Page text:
Fall 2017

College harder for ‘Dreamers’ after DACA ban

by REBECCA RUIZ//Editorial Assistant


Not long ago, when the Trump administration decided to revoke all rights for immigrant teenagers or young adults to legally obtain their approved advance two-year period differed action of deportation and to be eligible for a work permit.

The well-known DACA program, which stands for “Deferred Action for Childhood Arrivals,” was created after the Dream Act Bill that Barack Obama proposed when serving as president of  the United States in November 2014. Protests have been going on in major cities of the United States, where more than 700,000 of these “dreamers” are being discriminated against and having the rights that they were promised revoked.

I can really relate to this subject, since I am also an immigrant, just like those being affected by the decision that President Donald Trump has made. I do not fall under the same category, though, since I came to the United States from Spain with a visa and I was eligible for permanent residence. I am working toward obtaining my citizenship, but I am also an immigrant with the same dreams as them.

I feel that I belong to this country. I am very proud to be from Spain, but I also feel very proud to be in the United States. This is home to me. I wish this country would really give the opportunity to all these people who really deserve the advantage of all the great opportunities the United States offers.

In Spain, the only way you could possibly get into college would be either if you are a straight A student, or if you have a lot of money and could afford it. Many scholarships are given there, but they are so difficult to obtain. I have spoken to many Hispanics about the subject of attending college, and many have said that the only way for them to be able to go to college would be if they have money to afford it.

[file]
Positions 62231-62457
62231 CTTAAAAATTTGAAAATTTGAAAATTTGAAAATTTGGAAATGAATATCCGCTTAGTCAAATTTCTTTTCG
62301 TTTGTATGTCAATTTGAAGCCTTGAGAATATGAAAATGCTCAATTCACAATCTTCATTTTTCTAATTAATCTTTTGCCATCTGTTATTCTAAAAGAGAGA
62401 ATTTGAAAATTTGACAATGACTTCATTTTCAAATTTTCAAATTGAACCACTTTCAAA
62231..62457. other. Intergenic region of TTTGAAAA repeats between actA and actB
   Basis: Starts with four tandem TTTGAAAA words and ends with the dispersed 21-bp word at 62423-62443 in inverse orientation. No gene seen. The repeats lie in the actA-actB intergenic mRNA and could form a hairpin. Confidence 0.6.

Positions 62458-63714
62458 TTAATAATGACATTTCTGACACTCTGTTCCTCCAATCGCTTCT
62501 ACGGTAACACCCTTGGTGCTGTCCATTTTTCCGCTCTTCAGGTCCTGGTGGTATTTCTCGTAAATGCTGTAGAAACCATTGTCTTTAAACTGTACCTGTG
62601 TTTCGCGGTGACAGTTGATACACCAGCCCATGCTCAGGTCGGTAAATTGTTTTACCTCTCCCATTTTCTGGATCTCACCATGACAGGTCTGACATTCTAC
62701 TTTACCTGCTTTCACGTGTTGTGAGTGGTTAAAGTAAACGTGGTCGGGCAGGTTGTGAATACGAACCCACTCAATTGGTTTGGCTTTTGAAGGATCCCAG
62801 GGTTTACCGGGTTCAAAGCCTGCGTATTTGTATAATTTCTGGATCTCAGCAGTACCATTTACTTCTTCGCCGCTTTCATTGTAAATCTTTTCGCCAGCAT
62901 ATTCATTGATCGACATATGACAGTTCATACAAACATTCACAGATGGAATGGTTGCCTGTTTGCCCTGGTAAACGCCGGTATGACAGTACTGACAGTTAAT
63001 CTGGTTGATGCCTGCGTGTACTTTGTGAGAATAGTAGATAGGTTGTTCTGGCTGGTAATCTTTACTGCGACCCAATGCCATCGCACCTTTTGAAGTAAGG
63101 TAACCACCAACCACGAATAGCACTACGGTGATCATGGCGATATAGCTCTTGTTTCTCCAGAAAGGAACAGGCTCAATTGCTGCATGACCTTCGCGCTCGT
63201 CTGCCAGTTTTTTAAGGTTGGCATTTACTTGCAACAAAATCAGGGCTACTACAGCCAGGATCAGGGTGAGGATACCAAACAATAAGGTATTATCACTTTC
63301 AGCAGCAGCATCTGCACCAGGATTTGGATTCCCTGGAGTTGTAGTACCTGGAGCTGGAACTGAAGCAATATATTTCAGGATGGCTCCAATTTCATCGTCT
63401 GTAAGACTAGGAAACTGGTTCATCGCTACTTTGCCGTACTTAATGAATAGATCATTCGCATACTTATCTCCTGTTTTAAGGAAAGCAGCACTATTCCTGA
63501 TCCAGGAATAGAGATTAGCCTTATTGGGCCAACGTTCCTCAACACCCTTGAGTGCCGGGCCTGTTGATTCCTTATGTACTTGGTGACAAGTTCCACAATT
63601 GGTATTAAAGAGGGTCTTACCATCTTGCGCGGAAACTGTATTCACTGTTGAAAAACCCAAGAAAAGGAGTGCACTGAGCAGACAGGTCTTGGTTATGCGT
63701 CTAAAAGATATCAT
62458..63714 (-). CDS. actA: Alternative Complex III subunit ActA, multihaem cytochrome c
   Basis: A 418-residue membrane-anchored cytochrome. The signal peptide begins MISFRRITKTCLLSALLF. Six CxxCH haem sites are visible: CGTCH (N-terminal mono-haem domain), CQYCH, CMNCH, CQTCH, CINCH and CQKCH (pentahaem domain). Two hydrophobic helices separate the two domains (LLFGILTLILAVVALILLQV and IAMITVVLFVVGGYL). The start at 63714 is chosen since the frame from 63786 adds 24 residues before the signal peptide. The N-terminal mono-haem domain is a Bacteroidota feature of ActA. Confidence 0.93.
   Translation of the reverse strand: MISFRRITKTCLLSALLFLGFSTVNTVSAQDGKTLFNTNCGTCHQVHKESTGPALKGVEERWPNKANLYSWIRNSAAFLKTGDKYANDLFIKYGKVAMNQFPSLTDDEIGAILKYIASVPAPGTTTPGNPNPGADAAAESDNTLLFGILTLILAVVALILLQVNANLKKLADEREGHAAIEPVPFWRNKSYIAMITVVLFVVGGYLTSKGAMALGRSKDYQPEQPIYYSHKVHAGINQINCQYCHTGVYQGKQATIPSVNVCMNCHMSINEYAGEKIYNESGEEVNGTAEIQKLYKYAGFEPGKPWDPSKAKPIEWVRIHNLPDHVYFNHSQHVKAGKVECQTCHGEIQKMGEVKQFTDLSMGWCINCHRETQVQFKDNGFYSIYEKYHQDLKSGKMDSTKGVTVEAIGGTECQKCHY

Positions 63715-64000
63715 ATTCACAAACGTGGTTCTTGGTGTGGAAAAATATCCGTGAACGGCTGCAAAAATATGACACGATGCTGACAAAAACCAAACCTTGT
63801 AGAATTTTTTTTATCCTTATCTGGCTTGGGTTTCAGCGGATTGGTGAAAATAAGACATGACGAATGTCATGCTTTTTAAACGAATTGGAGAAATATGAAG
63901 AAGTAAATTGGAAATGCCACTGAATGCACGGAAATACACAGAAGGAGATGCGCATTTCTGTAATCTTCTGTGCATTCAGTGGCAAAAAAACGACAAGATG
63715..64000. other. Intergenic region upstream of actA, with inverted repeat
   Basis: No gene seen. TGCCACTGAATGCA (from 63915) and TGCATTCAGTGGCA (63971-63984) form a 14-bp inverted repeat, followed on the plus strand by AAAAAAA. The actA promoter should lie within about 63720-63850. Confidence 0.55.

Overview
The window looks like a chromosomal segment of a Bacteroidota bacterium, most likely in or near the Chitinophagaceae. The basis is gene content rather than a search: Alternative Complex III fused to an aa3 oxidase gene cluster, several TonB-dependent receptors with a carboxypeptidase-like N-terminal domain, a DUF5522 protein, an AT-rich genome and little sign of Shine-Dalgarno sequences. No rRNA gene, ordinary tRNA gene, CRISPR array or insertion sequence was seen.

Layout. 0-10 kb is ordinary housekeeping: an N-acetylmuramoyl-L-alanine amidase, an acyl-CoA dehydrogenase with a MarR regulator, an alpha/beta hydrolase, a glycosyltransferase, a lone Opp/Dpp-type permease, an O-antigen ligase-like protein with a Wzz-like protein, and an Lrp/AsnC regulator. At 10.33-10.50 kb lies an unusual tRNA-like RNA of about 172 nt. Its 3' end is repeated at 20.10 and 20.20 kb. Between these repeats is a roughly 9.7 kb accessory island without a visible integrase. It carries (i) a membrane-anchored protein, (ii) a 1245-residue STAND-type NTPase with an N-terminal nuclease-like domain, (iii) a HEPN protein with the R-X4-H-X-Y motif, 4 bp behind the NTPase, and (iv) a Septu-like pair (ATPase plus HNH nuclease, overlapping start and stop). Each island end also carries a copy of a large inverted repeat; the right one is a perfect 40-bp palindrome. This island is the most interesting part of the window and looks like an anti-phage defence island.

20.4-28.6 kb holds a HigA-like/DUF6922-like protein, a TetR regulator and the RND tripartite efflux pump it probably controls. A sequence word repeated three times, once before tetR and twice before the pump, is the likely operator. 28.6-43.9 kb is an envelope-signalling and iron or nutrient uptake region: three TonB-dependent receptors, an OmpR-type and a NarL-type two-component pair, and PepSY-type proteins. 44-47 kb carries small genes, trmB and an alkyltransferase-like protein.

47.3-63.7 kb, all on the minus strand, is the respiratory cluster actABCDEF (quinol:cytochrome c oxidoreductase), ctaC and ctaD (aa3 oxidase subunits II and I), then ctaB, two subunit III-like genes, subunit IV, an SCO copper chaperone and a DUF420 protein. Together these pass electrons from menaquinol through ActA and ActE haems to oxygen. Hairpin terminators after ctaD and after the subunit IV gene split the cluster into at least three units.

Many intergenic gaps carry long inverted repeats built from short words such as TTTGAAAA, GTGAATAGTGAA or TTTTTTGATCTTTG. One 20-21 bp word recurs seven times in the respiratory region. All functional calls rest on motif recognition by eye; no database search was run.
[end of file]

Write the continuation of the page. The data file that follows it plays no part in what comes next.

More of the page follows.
My mom brought me to United States to offer me a better future, a better education and to be accepted for who I am. Most of the immigrants who come here are labeled as “criminals.” But most of us are hard-working people who can offer the most to society. Most of us wake up every day with the idea to accomplish our goals and fulfill our dreams.

I agree with our president that there is a need to protect our country from terrorism, since it has happened in the past. But I feel he’s against innocent people who just desire to be treated with respect and be successful in life.

The United States offers such an amazing opportunities. I believe immigrants have so much to offer this country that should not be taken for granted.

Categories: Fall 2017, Opinion

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